The Things ANYBODY Can Do

Now look at what items you have put into boxes 2 and 3.

Like it or not, these are the things which anybody can do.

Which means this: If you are struggling to accomplish stuff from boxes 1 and 4, then you need to find a way to give up some things that exist in boxes 2 and 3. (Not easily done, I know. But we’ll get to that in a moment.)

What things are in Box 2? While you may love to do these things, make sure they’re not distractions that are keeping you from the things in Box 1.

What things are in Box 3? These must go! Delegate them to someone else. Or learn how to automate the process of that work. Look see if you can eliminate these tasks altogether.

Common Reasons we Struggle to Delegate, Automate, or Eliminate Tasks

  • Pride: Perhaps you’re too stubborn or afraid to delegate a task because you don’t think anyone can do it as well as you do. You might be right. But keep in mind that by holding on to that responsibility you are, by nature, taking away time and energy from other, more-important things that only you can do.

  • Tradition / habit: Perhaps you’ve been doing that task for so long that you never considered an alternative.

  • No other choice: At this point in time, you may not have the resources or the opportunity to delegate that task to someone else. If this is the case, then consider ways you can automate and systematize the process in order to make it easier and faster for you.

  • Too lazy to delegate: Maybe you’re still doing the task because every time it comes up, you think to yourself that it’s easier if you just do it yourself this time around. And then again. And again…

The Power of Delegation (Two Examples)

Here are two examples of things that I did not enjoy doing and that I realized other people could help me with.

  1. Lawn mowing: I’ve never liked mowing my lawn. And so, when we moved into our neighborhood and discovered there was a group lawn-mowing option, I opted in as fast as I could. Every time the lawn mowing crew comes through, I have so much joy that I don’t ave to be doing that job. And, moreover, by having someone else mow my lawn it gives me additional 1:1 time with my family every single weekend for about 8 months of the year.

    However, in order for me to delegate this task, I had to get over the pride of home ownership and also the pride of spending money.

  2. Bookkeeping: For the first 6 years of my business, I managed all the books and financials. This took up 2-3 hours every Sunday afternoon. A few years ago I finally decided to outsource this responsibility to a professional bookkeeper. And I am so glad that I did.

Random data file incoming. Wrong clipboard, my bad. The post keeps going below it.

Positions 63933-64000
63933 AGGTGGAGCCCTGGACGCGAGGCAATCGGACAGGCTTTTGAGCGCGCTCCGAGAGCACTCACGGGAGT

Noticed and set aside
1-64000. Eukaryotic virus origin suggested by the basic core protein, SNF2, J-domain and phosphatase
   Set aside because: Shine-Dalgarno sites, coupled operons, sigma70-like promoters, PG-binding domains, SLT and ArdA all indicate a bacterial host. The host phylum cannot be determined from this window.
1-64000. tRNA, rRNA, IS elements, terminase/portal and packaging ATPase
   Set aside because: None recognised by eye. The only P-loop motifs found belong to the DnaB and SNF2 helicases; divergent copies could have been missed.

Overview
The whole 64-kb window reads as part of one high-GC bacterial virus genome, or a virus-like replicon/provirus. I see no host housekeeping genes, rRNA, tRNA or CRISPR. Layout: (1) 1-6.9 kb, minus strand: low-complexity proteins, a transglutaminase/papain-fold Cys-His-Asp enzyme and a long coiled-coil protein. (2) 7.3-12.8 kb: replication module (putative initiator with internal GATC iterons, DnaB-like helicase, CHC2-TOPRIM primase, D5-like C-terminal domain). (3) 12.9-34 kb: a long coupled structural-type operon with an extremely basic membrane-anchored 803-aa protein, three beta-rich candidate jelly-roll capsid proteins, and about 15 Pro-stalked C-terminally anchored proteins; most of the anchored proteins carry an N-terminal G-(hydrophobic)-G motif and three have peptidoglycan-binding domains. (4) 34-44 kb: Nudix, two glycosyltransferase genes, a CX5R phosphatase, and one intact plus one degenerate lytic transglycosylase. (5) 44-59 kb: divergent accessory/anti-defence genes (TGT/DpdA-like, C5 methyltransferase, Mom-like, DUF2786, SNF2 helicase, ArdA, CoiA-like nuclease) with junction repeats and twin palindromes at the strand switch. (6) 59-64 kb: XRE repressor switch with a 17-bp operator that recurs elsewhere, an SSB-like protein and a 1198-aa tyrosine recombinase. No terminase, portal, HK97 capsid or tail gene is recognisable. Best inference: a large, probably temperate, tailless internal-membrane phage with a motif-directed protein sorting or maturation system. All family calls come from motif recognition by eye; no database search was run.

Delegating that responsibility has given me more mental energy to focus on buildin my business. And it gave me back nearly 150 hours a year that I can spend with my family.

    But in order to do it, I had to give up control over the work of doing my own accounting and bookkeeping. I have a somewhat unconventional budgeting approach, and so I had to learn to communicate with my bookkeeper about what my expectations are for our accounting and tell her how I budget things.


The Liberation that Comes With Clarity

Looking again at the copy of my filled-in matrix below, let me share a few insights…

You’ll see that I put writing, designing, and project management in Box 2. These are things I love to do, but my job within my company as a writer, designer, and project manager is totally replaceable. Even though those activities are critical to our business model, I could train someone else to do that work. (In fact, I am training someone else to do that work.) And, to be candid, they could probably do it better than I do.

However… what’s NOT replaceable within my company is my leadership as the owner. My taste, values, and vision for the work we do are unique. Only I can speak vision to my team.

Therefore, if the work I’m doing in Box 2 begins to interfere with my responsibilities in Box 1, then guess what? Time to make a change.

. . .

I love looking at the things in my life that ONLY I can do, and nobody else can do for me. It’s liberating to know exactly what I’m in charge of.

  • Only I can be a husband to my wife.
  • Only I can be a father to my kids.
  • Only I can take care of my health by eating well and staying active.
  • Only I can lead my business in the direction I want it to go.
  • Only I can take responsibility of my personal development through reading, learning, and living a focused life.

When you’re feeling buried under a mass of stuff, it can feel as if you’re responsible for everything in the whole world.

But good news: you are not responsible for everything in the whole world.

That’s why it can be liberating to step back and get clarity about the things that ONLY YOU can do. Now, simply focus on those few things.